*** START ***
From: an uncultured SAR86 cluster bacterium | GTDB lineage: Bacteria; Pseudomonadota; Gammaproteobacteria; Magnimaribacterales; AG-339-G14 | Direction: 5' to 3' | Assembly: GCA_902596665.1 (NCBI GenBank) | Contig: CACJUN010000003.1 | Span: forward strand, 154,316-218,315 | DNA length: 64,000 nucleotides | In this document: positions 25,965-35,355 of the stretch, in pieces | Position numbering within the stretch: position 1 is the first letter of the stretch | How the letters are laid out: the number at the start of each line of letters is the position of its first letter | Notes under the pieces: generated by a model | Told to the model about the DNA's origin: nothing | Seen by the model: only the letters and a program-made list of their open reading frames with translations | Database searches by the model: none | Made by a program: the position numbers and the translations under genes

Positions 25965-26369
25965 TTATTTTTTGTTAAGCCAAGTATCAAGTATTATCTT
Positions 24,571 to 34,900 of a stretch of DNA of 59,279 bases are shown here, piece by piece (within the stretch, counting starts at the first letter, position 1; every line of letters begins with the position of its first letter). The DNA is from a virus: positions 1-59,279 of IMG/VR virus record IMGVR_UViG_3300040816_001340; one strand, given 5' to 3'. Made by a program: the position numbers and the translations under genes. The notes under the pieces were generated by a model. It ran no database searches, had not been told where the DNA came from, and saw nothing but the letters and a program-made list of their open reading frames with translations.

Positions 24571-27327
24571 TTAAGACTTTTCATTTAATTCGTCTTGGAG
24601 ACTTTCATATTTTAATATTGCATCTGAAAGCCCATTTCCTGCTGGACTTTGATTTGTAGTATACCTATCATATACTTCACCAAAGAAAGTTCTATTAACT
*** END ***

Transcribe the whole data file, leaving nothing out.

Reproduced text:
From: an uncultured SAR86 cluster bacterium | GTDB lineage: Bacteria; Pseudomonadota; Gammaproteobacteria; Magnimaribacterales; AG-339-G14 | Direction: 5' to 3' | Assembly: GCA_902596665.1 (NCBI GenBank) | Contig: CACJUN010000003.1 | Span: forward strand, 154,316-218,315 | DNA length: 64,000 nucleotides | In this document: positions 25,965-35,355 of the stretch, in pieces | Position numbering within the stretch: position 1 is the first letter of the stretch | How the letters are laid out: the number at the start of each line of letters is the position of its first letter | Notes under the pieces: generated by a model | Told to the model about the DNA's origin: nothing | Seen by the model: only the letters and a program-made list of their open reading frames with translations | Database searches by the model: none | Made by a program: the position numbers and the translations under genes

Positions 25965-26369
25965 TTATTTTTTGTTAAGCCAAGTATCAAGTATTATCTT
Positions 24,571 to 34,900 of a stretch of DNA of 59,279 bases are shown here, piece by piece (within the stretch, counting starts at the first letter, position 1; every line of letters begins with the position of its first letter). The DNA is from a virus: positions 1-59,279 of IMG/VR virus record IMGVR_UViG_3300040816_001340; one strand, given 5' to 3'. Made by a program: the position numbers and the translations under genes. The notes under the pieces were generated by a model. It ran no database searches, had not been told where the DNA came from, and saw nothing but the letters and a program-made list of their open reading frames with translations.

Positions 24571-27327
24571 TTAAGACTTTTCATTTAATTCGTCTTGGAG
24601 ACTTTCATATTTTAATATTGCATCTGAAAGCCCATTTCCTGCTGGACTTTGATTTGTAGTATACCTATCATATACTTCACCAAAGAAAGTTCTATTAACT